work against the government should have been done by them."

I asked him a question regarding the numerical strength of the Lassallians
in the ranks of the Internationalists.

"The party of Lassalle," he replied, "does not exist. Of course there are
some believers in our ranks, but the number is small. Lassalle anticipated
our general principles. When he commenced to move after the reaction of
1848, he fancied that he could more successfully revive the movement by
advocating cooperation of the workingmen in industrial enterprises. It was
to stir them into activity. he looked upon this merely as a means to the
real end of the movement. I have letters from his to this effect."

"You would call it his nostrum?"

"Exactly. He called upon Bismarck, told him what he designed, and Bismarck
encouraged Lassalle's course at that time in every possible way."

"What was his object?"

"He wished to use the working classes as a set-off against the middle
classes who instigated the troubles of 1848."

"It is said that you are the head and front of socialism, Doctor, and from
your villa here pull the wires of all the associations, revolutions, etc.,
now going on. What do you say about it?"

The old gentleman smiled: "I know it.

                              It Is Very Absurd

yet it has a comic side. For two months previous to the attempt of Hoedel,
Bismarck complained in his North German Gazette that I was in league with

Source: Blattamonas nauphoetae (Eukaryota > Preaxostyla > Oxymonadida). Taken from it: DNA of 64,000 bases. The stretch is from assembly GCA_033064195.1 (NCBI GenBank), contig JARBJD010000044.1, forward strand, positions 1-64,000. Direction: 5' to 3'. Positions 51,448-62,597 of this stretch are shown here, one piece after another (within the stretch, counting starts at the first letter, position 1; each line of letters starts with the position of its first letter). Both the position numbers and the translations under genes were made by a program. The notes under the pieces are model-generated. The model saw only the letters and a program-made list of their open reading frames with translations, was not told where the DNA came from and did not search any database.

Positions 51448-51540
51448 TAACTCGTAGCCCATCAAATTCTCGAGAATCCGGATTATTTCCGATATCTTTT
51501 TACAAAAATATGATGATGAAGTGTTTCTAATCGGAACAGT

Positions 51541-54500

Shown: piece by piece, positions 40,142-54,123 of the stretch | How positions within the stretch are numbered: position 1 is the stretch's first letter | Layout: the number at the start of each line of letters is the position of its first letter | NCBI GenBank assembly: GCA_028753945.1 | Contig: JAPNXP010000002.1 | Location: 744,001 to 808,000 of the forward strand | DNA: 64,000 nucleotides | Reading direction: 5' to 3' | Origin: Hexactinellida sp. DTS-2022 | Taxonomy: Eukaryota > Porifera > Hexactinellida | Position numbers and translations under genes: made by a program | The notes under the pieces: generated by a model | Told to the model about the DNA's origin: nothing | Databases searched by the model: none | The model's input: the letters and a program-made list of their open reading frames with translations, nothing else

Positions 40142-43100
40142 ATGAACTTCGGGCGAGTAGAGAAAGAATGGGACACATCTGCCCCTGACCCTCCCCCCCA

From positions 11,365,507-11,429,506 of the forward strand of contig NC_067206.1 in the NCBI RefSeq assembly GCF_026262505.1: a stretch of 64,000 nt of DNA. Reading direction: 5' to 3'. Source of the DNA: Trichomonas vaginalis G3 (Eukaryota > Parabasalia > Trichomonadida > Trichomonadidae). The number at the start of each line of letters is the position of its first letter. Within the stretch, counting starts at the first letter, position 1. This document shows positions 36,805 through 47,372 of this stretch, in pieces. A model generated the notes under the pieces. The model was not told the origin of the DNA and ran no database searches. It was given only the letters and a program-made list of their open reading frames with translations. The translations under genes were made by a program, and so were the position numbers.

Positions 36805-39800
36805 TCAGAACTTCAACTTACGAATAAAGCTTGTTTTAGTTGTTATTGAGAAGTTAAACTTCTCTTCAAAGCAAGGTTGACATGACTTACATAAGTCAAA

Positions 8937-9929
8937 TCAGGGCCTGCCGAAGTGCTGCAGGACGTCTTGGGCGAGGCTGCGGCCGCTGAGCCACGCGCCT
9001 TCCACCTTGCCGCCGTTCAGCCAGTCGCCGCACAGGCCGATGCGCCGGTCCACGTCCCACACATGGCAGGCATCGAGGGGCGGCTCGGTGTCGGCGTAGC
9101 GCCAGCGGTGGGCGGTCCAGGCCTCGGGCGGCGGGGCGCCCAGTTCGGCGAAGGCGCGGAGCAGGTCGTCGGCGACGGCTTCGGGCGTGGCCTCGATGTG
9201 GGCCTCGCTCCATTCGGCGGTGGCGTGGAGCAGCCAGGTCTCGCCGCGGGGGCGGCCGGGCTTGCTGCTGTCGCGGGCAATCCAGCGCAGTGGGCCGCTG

Father Beck, the leader of the Jesuit movement, and that we were keeping the
socialist movement in such a condition that he could do nothing with it."

"But your International Society in London directs the movement?"

"The International Society has outlived its usefulness and exists no longer.
It did exist and direct the movement; but the growth of socialism of late
years has been so great that its existence has become unnecessary.
Newspapers have been started in the various countries. These are
interchanged. That is about the only connection the parties in the different
countries have with one another. The International Society, in the first
instance, was created to bring the workmen together, and show the
advisability of effecting organization among their various nationalities.
The interests of each party in the different countries have no similarity.
This specter of the Internationalist leaders sitting at London is a mere
invention. It is true that we dictated to foreign societies when the